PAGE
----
Case Presentation: A 40-year-old woman with diabetes mellitus type 2 and severe malnutrition presented to our institution with symptoms of altered mental status and dysuria. Initial evaluation was most notable for a capillary blood glucose of 1113 mg/dL and initial sodium of 125 mEq/L (which corrected for glucose level was within the normal range of 141-149 mEq/L). She was diagnosed with HHS and treated with IV fluids and insulin. Throughout the course of the hospitalization, the patient developed progressive bilateral lower extremity weakness, subacute severe urinary retention, bowel incontinence, and flaccid rectal tone. Additionally, she experienced progressive dysphagia and trouble swallowing throughout the admission. Upon further questioning, she stated that weakness began when she came to the hospital. An MRI brain was obtained which showed T2 hyperintensity of the pons suggestive of ODS (Figure 1). Other diagnoses were ruled out such as stroke, multiple sclerosis, and hypertensive encephalopathy. The patient improved later in her hospital course and was treated supportively. She was evaluated by PT/OT and was discharged to a skilled nursing facility.

Discussion: ODS is a well-known clinical entity associated with rapid correction of hyponatremia. Patients can have progressive neurological symptoms such as bilateral weakness and can also experience dysarthria and dysphagia. Commonly, ODS has been associated with overcorrection of hyponatremia, chronic liver disease, and chronic alcohol usage. Rarely, it can be seen in patients with HHS. In the few case reports of ODS related to HHS, patients demonstrated a similar spectrum of neurologic presentations as our patient with presenting blood glucose levels typically greater than 1,000 mg/dL. Neurologic symptoms in the reports were rapidly progressive and occurred within a day to a week after hospital presentation. In contrast to the pathophysiology of hyponatremia treatment-related ODS in which a too rapid increase in serum osmolarity leads to the sudden shrinking of brain cells (in particular oligodendrocytes), the pathophysiology of ODS in the setting of HHS may be due to the high serum osmolality created by the hyperglycemia itself. This can be seen on MRI brain which will show hyperintense lesions on the T2 weighted MRI. In our patient, she did have a glucose of 1113 mg/dL. Her MRI findings and clinical symptoms are reflective of ODS, and her presentation is most consistent with hyperglycemia as the cause.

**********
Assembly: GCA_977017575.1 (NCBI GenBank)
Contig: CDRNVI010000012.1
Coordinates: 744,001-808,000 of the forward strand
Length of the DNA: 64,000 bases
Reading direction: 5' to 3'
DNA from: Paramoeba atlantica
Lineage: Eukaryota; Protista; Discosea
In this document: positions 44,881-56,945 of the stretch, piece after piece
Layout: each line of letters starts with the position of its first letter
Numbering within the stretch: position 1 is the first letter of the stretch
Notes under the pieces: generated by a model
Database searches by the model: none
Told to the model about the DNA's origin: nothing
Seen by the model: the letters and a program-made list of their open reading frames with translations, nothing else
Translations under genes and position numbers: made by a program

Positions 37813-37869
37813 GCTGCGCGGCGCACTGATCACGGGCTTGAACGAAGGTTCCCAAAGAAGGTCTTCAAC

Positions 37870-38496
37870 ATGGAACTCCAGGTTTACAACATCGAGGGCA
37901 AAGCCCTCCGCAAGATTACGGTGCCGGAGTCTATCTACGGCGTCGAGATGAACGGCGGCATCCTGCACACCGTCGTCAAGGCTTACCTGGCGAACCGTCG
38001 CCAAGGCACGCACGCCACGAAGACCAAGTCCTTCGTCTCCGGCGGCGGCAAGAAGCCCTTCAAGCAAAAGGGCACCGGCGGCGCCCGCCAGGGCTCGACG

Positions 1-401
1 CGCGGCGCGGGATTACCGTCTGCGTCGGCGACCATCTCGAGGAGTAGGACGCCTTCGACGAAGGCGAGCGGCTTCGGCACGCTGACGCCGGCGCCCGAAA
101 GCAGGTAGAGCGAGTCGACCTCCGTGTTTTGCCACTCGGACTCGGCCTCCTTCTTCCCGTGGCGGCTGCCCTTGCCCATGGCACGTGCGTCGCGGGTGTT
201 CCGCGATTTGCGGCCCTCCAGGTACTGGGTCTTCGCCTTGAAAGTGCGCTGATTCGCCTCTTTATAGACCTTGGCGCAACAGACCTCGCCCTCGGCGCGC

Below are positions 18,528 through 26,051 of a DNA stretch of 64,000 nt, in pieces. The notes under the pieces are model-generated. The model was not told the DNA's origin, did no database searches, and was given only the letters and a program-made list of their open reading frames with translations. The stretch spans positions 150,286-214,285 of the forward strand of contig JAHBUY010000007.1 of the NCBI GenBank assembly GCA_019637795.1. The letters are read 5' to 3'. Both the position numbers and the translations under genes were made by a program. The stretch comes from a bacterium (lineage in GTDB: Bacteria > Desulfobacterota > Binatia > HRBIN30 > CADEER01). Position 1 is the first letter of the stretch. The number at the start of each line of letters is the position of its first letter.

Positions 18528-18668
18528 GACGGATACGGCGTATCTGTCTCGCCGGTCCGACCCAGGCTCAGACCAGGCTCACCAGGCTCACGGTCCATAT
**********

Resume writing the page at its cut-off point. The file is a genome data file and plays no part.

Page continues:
Conclusions: Hospitalists should consider ODS on the differential for patients with HHS who start to experience neurological symptoms such as loss of consciousness, loss of sensation and motor function in limbs, dysphagia, or dysarthria without another more apparent cause. Early identification via MRI is important, as it allows initiation of supportive treatments that aide in the recovery of the brain injury.

IMAGE 1: Patients MRI T2 hyper-intensity of Pons